That Developer's Salary is Bigger than Mine!: Page 3

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“I have also heard you spend too much time chatting with customers about topics not related to work. And haven’t you spent a lot of time on the phone recently during office time?”

I felt blindsided by this. Where was this business about being too chatty with the customer and being on the phone during my review?

“Well I thought it was important to build relationships with the customer and as for the phone, we are building a new house and it is taking some time during the day.”

Now I was on the defensive. This wasn’t going well.

He leaned forward, folded his hand across his lap and smiled.

“Your job is to write code. If the customer likes your code, then you are doing your job. And you need to build your house on your own time, not the customer’s time.” I thought arguing about this point was useless, so I went back to my coding ability.

“You said I was creative with my coding, right? And my assignments are always done early, unlike many of the others on the team. I know my skills are more advanced than Joey (the new hire) and yet he got a bigger increase than me! Why?”

He produced another thin-lipped smile and said, “That’s true, however, your assignments are easier compared to the others. And the others have more years of experience than you. As for Joey, his six month increase was negotiated when he came on board.”

Damn. Okay, I was going to make one last push.

“I understand your points and appreciate your honesty, but I don’t believe I’m getting enough credit for helping the other developers. And why not give me harder assignments so I can prove I can excel at them? “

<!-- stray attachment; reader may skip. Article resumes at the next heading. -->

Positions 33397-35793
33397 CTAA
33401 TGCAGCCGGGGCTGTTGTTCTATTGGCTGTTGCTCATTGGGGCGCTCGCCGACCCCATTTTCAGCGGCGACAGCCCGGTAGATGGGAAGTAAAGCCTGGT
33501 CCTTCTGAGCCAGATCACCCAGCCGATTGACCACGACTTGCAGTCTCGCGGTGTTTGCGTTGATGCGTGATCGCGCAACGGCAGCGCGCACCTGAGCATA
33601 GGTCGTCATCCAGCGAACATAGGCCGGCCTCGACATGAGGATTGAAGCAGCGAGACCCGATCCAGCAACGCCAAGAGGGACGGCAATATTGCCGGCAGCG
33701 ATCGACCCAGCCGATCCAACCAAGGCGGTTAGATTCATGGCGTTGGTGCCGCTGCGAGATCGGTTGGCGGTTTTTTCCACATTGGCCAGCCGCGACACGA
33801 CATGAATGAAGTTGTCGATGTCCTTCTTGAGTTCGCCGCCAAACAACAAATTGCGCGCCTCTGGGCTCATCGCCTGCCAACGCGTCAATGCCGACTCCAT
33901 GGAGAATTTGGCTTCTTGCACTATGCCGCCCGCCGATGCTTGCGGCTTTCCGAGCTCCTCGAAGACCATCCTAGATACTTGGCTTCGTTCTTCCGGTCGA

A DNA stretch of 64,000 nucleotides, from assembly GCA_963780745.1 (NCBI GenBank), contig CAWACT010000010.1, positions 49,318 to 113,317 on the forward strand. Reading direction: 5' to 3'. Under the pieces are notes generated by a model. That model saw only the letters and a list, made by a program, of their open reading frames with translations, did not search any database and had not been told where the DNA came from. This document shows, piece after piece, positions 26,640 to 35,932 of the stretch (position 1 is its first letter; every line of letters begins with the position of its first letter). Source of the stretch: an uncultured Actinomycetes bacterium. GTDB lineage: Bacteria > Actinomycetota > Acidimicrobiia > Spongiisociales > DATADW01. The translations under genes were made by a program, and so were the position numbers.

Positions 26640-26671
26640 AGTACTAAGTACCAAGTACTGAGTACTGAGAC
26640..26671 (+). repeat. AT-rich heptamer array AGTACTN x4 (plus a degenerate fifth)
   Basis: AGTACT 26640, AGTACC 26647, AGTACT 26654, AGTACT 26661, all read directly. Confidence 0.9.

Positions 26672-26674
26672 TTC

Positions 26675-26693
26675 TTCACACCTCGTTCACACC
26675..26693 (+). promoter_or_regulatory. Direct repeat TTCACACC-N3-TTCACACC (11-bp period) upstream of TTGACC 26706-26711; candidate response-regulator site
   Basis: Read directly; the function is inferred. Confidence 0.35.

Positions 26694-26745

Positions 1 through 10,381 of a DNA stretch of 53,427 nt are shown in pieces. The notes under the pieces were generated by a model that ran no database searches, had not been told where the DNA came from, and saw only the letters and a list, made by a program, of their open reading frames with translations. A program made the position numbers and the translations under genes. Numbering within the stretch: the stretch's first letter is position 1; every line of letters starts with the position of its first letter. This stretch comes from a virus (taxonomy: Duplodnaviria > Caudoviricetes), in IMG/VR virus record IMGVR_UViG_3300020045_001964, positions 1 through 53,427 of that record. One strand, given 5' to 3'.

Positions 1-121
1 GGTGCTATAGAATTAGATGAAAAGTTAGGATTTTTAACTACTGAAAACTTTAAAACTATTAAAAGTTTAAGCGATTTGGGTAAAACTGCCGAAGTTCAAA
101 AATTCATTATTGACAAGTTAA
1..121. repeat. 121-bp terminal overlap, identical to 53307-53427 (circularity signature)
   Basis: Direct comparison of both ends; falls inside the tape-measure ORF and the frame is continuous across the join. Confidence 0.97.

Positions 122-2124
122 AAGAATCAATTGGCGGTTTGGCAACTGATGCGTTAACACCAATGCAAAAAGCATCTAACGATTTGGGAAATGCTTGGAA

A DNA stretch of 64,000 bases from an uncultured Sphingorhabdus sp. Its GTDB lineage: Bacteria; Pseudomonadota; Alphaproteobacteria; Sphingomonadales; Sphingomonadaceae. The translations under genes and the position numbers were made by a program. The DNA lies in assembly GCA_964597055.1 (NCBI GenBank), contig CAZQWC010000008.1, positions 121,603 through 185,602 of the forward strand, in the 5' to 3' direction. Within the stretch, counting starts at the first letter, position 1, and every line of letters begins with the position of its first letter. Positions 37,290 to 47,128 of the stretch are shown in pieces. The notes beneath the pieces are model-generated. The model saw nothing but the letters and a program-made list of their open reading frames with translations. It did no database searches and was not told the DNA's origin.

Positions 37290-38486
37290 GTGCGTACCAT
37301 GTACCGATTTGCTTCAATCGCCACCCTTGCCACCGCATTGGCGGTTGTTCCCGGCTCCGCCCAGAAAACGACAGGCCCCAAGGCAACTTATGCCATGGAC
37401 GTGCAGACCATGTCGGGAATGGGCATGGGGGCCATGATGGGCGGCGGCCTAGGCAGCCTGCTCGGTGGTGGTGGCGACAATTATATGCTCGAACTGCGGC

What I wanted to say was “More honest feedback would have been appreciated during my review!” But I chickened out.

My manager said he would think about it and get back to me. He thanked me for returning the spreadsheet and reminded me to keep the information to myself.

Dealing with It

Good thing Facebook wasn’t around back then or I might have posted something incriminating out of frustration.

In retrospect, there were some lessons learned that I have applied in managing my teams and in my personal career growth.

1) It would have been helpful to have peer input to annual reviews so my manager would have had insight into my helpfulness to fellow developers.

2) If a developer’s deadlines are easily met, don’t wait for them to ask for more work. Instead, push them to excel by challenging them with more difficult work.

3) Don’t hold back on providing constructive criticism during reviews. It’s a manager’s responsibility to have these tough conversations.

4) There will be life events that require some more personal time during business hours. I’ve learned to be more flexible and worry more about managing based on outcomes.

5) A developer’s best chance at achieving a maximum salary increase is to negotiate during the hiring process. Once you are on board, you are at the company’s mercy unless you bail.

How did it work out for me? My manager came back with an extra two percent increase and did provide me with a more challenging workload. Sometimes I wonder if he did it because of my great arguments or to ensure I would keep the salary information to myself.

Oh, one last lesson learned. Always double check annual review printouts to make sure there aren’t any extra papers stuck together.

ALSO SEE: IT and Developer Salary Levels: Staffers vs. Superstars

AND: Are these Developer and IT Salaries Believable?


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Tags: developers, IT Jobs/Salary, developer salary


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